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Are People Renting COVID-19 Retreats?

Apr 13, 2020 by Maurie Backman
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There are now confirmed COVID-19 cases in every state in the country, but some areas clearly have it worse than others. Take New York City, for example, which is considered the epicenter of the outbreak and, as of this writing, has over 103,000 COVID-19 cases.

Health advocates continue to stress the importance of social distancing -- staying home and going out only for essentials until transmission rates slow. But in hard-hit corners of the country, that's easier said than done. In Manhattan, for example, where the average apartment amounts to a glorified shoebox, it's hard to hunker down when there's no space to do so.

It's for this reason that some people are seeking out COVID-19 retreats -- homes located in remote areas of the country where there's room to spread out, take in new scenery, and escape the crowds that increase the risk of falling ill in the first place. Airbnb hosts, in fact, have taken to marketing their properties as escape tools for desperate city dwellers. Some have even reportedly gone so far as to attract short-term renters with the promise of extra sanitizer and toilet paper.

To be clear, Airbnb isn't having it and is telling hosts they cannot advertise such retreats. But that doesn't mean people aren't seeking out short-term rentals in remote areas to ride out the storm anyway.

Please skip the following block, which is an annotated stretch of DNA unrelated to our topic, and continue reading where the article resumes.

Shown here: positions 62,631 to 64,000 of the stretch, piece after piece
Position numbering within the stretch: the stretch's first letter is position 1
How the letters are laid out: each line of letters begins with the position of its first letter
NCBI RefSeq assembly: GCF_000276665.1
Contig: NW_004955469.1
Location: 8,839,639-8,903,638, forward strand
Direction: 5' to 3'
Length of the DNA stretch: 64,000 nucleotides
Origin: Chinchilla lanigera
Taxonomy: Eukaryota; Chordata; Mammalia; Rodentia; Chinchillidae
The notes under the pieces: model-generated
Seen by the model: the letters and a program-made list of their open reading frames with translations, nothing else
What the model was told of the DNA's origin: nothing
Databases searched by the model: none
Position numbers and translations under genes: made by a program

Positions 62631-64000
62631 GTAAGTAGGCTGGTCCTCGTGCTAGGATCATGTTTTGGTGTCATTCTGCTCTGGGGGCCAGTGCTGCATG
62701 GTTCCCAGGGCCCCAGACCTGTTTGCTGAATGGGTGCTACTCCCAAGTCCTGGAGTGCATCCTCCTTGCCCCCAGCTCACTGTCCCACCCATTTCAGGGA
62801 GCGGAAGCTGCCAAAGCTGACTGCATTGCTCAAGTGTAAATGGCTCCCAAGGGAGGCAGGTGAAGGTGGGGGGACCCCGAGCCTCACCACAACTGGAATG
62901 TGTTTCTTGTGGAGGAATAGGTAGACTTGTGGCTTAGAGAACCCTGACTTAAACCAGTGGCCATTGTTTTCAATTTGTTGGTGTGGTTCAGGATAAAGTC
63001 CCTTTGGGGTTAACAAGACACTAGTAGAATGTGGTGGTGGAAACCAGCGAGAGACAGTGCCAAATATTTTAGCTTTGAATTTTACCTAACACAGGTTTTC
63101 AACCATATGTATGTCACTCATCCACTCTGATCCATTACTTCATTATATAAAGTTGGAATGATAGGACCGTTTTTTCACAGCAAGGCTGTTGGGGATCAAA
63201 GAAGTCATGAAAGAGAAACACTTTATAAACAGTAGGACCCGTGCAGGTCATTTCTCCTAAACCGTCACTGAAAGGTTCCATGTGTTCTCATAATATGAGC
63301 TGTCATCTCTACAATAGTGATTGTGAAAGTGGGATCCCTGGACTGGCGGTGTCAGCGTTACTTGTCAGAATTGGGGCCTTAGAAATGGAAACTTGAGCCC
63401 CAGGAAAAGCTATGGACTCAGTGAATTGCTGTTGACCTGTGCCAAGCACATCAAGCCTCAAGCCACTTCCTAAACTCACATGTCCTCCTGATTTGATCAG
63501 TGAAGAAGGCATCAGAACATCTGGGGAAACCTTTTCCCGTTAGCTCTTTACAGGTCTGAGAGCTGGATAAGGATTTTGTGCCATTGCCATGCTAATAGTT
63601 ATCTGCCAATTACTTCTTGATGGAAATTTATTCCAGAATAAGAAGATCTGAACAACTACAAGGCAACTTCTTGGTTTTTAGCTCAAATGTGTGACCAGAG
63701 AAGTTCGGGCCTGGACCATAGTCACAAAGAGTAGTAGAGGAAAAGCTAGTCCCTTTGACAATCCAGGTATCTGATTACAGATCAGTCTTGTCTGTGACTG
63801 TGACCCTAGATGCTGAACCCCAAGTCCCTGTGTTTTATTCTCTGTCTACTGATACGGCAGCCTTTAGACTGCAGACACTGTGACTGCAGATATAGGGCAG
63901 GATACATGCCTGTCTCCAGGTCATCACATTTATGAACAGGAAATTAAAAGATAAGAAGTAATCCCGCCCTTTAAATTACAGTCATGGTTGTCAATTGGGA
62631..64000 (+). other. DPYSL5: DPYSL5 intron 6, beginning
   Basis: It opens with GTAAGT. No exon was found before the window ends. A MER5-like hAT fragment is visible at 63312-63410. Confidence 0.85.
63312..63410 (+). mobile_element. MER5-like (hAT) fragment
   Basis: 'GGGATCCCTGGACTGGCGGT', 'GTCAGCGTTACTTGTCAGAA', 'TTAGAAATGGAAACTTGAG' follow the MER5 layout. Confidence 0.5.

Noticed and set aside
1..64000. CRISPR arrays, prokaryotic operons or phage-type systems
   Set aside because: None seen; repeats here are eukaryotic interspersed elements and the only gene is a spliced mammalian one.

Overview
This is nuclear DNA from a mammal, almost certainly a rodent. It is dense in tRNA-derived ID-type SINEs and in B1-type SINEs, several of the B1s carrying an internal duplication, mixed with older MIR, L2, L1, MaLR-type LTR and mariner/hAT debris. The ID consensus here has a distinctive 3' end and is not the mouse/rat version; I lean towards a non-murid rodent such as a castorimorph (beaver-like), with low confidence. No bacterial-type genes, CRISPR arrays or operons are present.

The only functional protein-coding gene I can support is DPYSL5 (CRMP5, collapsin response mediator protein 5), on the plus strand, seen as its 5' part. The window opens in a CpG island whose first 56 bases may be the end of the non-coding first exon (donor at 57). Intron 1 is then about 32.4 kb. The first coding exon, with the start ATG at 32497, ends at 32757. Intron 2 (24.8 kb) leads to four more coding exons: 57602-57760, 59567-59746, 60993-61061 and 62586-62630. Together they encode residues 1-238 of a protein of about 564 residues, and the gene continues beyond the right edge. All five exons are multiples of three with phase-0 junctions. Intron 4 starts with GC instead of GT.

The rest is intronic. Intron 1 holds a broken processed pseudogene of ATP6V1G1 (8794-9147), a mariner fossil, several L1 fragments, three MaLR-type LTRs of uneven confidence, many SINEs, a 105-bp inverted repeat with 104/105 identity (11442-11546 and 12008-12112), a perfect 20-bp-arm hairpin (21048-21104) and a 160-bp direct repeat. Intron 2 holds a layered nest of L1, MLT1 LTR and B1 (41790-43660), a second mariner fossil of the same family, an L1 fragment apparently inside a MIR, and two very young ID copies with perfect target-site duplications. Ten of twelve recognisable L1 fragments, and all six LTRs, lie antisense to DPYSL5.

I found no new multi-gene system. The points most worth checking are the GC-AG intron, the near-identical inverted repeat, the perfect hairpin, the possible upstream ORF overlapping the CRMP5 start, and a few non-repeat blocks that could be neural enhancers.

The danger of COVID-19 retreats

Of course, rental property owners and prospective renters alike may be wondering what the harm is in offering COVID-19 retreats. After all, it seems like everyone would benefit. Property owners would collect some rental income -- income they may be desperate for -- while those with the means to put more physical space between them and their neighbors get to take social distancing to an even more effective extreme.

But there's a reason people are being told to shelter in place, not in vacation rentals: Areas that haven't been as badly impacted by COVID-19 don't want to risk the exposure that comes with an invasion of people from hotspots in different parts of the country. And also, if those people do take up short-term residence in these remote locales and then get sick, they could wind up taxing local healthcare systems -- systems that are maybe used to a handful of emergency patients a day, not dozens or more.

In fact, it's this very logic that prompted Florida's short-term vacation rental ban, which went into effect in late March. As of this writing, the state already has over 19,000 cases, and inviting a cluster of potentially infected out-of-town guests is the last thing it needs to do right now.

Though banning COVID-19 retreats may seem counterintuitive, there's a lot of logic behind it. Those wishing to pursue these rentals may still have options, but if the outbreak worsens in areas of the country that thus far have not been as hard-hit, we may see an uptick in restrictions that effectively force people to stay home -- even if that means being trapped in their shoebox-size apartments.

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